Lins Honeyman tells the fascinating tale of the street musician who became a folk and rock mentor, REVEREND GARY DAVIS
When it comes to ranking the music world's greatest guitarists of all time, blind South Carolina-born bluesman, street performer, guitar tutor and ordained minister Reverend Gary Davis rarely gets a mention despite a body of work that betrays a virtuosity that few guitarists have been able to match. Famous for a dazzling ragtime guitar style that has confounded imitators for decades thanks to his skill at working his way up and down the fret board at speed, Gary Davis songs such as "You Gotta Move", "Cocaine Blues" and "Samson And Delilah" are now standard blues fare and cover versions by luminaries like the Rolling Stones, Bob Dylan and the Grateful Dead plus an outpost of Davis' former students including renowned players like Stefan Grossman and Woody Mann help to keep the man's music alive.
It could be argued that the odds were stacked against Gary Davis who was born in 1896 in the South Carolina city of Laurens. Growing up in desperate poverty and the only one of eight children borne by his teenage mother Evelina to survive into adulthood, Davis became blind at three weeks of age following ulceration of the eyes caused by, according to Davis, the doctor putting "alum and sweet milk in my eyes." Other accounts suggest that Davis' mother tried to treat her infant son's eye infection with lye soap but the fact remains that, in a country where being either black, blind or poor placed a soul at a disadvantage, being all three would require supreme resolve and resilience on Davis' part to overcome the challenges of life.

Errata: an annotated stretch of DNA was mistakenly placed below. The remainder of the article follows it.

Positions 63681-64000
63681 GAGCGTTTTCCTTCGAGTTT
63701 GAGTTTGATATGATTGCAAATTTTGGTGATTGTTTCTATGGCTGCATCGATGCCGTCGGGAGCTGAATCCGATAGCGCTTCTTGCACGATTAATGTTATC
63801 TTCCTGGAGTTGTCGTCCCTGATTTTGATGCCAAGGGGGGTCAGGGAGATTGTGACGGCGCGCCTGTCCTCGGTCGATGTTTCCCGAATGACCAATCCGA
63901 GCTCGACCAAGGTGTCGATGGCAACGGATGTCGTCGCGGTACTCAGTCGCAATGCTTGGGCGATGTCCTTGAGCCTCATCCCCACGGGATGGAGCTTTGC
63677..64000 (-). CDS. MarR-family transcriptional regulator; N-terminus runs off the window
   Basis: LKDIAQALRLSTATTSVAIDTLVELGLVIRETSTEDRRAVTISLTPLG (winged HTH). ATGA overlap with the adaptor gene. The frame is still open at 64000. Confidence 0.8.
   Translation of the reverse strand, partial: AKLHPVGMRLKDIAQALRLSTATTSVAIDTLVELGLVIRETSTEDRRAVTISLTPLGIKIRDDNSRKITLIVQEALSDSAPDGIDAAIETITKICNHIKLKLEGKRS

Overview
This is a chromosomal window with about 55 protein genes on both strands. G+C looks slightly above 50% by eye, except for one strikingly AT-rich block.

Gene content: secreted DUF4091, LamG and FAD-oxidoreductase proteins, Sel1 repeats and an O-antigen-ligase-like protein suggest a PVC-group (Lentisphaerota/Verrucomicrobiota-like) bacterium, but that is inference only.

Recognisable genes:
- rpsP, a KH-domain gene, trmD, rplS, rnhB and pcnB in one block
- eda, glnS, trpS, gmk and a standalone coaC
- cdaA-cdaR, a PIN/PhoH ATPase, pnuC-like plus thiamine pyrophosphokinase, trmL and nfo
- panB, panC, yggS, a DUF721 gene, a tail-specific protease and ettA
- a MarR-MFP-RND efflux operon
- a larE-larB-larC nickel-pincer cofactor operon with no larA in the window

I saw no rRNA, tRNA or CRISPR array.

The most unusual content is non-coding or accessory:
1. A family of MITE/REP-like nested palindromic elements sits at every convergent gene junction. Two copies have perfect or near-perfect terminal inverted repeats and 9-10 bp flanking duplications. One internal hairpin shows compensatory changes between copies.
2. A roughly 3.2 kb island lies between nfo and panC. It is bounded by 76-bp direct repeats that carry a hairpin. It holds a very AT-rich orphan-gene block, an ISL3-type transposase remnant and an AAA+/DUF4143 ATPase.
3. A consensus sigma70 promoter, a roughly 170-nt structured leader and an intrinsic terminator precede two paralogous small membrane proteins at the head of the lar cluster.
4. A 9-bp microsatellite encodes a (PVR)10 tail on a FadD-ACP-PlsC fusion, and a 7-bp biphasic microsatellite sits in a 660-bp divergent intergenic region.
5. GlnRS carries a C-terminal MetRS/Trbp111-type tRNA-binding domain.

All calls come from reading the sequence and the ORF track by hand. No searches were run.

With his absentee father reportedly murdered when the young Gary was only 10 and his mother rejecting him in place of one of his siblings, Davis was brought up by his paternal grandmother. Grandma Annie had been born a slave and, importantly, was a religious woman who would introduce her ward to his first spiritual song "Children Of Zion" - a move that may well have influenced Davis' decision to play mostly gospel-based songs throughout his lengthy career.
In addition to learning songs through church attendance, Davis began to play the harmonica at an early age and started making his own guitars using everyday items such as pie pans, pieces of timber and copper wiring before - in a rare act of kindness - Davis' mother bought him his first guitar which allowed Davis to get lessons from a local musician. Soaking up any available musical influence ranging from the minstrel shows to the circuses that passed through Laurens, Davis exhibited a keen ear and fascination for all kinds of music - something that would be reflected later in his versatile and genre-hopping guitar playing. Before long, Davis was receiving invitations to play at picnics and other public events and began developing his version of the fingerpicking technique that would become known as Piedmont style.